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10. What is the order of pipelines for resting-state data?

Adapted from a 6/30/2017 post to the HCP-Users list by Matt Glasser:

If you wish to use MSMSulc and MSMAll registration (in conjunction with a recent version of the HCP Pipelines), the MSM binary is available here:

i) PreFreeSurfer
ii) FreeSurfer
iii) PostFreeSurfer (using MSMSulc registration)
iv) fMRIVolume
v) fMRISurface
vi) ICA+FIX (hcp_fix or hcp_fix_multi_run), followed by PostFix if you want to review the classifications
vii) MSMAll (Do MSM Surface Registration)
viii) GroupDeDrift (Compute and Group drift, can skip if you don’t want to)
ix) DedriftAndResample (Apply MSMAll)
xDeDriftAndResample (Apply the MSMAll registration)  (MSMRemoveGroupDrift is for the uncommon case of generating a new registration template).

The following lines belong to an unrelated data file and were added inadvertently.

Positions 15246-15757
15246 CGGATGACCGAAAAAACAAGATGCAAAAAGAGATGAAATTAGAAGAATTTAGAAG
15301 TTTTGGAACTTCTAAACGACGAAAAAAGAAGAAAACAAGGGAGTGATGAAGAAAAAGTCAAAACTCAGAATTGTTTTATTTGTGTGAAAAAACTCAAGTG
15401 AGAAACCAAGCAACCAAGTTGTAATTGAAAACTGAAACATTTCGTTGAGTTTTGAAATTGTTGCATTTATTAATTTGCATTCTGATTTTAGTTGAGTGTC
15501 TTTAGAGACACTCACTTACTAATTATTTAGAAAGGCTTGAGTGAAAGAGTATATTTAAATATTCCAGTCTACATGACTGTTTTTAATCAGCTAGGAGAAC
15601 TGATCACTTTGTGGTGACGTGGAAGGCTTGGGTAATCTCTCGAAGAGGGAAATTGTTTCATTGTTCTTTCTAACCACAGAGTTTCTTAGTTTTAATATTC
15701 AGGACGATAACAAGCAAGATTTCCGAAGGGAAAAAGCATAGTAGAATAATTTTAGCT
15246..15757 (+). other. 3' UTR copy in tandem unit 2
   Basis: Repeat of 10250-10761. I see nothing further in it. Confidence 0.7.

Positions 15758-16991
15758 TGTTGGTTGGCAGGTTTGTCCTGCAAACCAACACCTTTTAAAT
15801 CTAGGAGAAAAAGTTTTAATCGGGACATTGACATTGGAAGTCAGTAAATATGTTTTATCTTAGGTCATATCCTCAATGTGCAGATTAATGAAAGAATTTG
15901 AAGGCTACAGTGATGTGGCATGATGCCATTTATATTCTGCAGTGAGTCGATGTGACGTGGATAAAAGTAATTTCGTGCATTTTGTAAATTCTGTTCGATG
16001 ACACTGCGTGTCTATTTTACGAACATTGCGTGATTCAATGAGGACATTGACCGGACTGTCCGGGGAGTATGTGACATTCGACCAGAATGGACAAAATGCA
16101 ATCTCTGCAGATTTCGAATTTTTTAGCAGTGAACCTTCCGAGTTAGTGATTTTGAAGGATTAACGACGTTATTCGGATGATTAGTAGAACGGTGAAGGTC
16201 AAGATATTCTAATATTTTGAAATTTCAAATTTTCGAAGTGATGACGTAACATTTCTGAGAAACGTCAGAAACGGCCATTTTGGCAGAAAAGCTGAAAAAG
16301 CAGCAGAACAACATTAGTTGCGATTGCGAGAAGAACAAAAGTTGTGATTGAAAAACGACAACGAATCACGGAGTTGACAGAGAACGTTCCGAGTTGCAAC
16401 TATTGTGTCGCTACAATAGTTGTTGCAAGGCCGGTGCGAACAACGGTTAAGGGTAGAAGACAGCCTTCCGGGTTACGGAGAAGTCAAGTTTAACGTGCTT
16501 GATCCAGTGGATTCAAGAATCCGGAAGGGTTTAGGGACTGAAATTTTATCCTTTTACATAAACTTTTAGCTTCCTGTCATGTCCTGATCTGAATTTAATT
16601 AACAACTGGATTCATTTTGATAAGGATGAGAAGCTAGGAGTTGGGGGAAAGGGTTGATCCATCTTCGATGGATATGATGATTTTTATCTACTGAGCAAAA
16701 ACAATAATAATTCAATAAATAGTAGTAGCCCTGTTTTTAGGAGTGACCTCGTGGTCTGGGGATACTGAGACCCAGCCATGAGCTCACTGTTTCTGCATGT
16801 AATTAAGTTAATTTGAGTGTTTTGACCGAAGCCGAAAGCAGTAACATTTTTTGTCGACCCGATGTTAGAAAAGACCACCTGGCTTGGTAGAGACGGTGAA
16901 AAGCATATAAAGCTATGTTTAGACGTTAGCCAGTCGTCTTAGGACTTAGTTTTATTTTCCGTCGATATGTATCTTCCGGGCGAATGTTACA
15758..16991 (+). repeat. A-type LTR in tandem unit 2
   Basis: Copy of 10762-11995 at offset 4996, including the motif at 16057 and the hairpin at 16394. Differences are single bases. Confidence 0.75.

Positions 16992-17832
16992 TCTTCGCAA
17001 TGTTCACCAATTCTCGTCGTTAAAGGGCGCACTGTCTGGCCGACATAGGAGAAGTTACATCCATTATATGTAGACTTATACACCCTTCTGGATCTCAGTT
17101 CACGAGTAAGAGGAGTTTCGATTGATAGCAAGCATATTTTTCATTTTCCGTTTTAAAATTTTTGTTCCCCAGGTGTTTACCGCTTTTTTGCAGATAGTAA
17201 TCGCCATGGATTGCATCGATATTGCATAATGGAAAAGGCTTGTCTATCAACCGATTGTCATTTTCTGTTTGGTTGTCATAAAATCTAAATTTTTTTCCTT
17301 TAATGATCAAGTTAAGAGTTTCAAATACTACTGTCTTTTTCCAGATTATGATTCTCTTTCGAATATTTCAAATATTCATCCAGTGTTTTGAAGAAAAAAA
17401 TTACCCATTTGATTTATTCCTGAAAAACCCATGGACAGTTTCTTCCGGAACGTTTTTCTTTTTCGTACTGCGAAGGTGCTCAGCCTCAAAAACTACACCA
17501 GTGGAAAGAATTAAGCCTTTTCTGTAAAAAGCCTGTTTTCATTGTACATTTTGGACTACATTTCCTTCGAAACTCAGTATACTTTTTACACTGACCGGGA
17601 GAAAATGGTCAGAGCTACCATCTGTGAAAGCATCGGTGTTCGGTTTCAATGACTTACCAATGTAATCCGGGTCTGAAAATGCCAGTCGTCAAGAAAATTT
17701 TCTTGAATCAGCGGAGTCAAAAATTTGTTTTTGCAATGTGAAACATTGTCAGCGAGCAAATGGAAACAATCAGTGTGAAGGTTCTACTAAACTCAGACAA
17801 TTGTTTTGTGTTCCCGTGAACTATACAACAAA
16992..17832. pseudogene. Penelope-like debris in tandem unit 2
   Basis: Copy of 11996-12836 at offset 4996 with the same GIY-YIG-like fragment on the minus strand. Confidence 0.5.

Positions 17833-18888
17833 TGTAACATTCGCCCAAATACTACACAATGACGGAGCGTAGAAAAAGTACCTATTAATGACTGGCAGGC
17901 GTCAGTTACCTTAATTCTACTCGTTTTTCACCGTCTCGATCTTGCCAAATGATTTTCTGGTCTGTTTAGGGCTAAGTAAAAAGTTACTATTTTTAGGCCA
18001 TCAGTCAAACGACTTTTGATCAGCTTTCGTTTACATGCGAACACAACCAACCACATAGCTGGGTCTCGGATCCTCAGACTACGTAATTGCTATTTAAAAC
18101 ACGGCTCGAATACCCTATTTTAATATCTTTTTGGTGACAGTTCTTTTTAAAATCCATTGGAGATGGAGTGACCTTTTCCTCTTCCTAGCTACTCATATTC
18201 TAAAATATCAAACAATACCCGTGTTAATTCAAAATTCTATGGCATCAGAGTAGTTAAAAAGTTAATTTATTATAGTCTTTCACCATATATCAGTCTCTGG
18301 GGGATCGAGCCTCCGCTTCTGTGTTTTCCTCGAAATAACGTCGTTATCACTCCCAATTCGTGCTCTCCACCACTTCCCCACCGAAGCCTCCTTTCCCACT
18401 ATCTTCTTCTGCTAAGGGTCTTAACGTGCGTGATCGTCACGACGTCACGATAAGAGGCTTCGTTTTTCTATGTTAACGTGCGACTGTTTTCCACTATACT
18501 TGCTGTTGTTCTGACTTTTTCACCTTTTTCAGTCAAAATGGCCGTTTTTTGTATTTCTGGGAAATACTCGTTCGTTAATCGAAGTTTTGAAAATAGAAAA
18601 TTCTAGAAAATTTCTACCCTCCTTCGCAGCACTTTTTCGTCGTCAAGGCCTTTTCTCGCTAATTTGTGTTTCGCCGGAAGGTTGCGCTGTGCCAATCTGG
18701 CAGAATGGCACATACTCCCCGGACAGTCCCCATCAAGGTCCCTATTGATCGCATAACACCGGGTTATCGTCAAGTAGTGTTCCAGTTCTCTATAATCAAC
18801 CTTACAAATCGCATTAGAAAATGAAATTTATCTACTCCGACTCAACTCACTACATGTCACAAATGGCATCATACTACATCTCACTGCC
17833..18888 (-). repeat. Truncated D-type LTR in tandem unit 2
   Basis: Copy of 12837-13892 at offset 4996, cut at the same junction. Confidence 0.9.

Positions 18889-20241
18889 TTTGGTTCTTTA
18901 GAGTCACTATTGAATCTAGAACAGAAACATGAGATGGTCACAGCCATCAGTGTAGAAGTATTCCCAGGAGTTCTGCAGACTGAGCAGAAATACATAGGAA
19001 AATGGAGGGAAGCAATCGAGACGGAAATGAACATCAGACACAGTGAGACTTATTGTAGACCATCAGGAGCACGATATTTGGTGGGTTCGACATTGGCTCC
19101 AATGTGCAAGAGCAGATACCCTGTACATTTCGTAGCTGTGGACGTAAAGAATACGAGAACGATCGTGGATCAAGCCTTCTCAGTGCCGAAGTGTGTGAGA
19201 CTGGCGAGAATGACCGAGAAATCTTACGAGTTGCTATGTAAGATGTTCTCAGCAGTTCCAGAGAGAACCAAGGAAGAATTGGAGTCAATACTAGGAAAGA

ix) *Global Noise Removal* (i.e., temporal ICA; not available publicly yet, but will handle residual global noise in the data without removing the global signal)
xix) Resting state analysis

For a resting state analysis, you could do something like dual regression and 'fslnets' to make netmats.  You could also use the HCP’s multi-modal parcellation to parcellate the MSMAll aligned dense timeseries into a parcellated timeseries, and then use fslnets to estimate functional connectivity (can be either full correlation or partial correlation—which is better if step 10 has not been done).  You can also use the MIGP algorithm to combine resting state fMRI data across subjects for group ICA or group dense functional connectivity.  You can use wb_command -cifti-correlation to compute functional connectivity as well.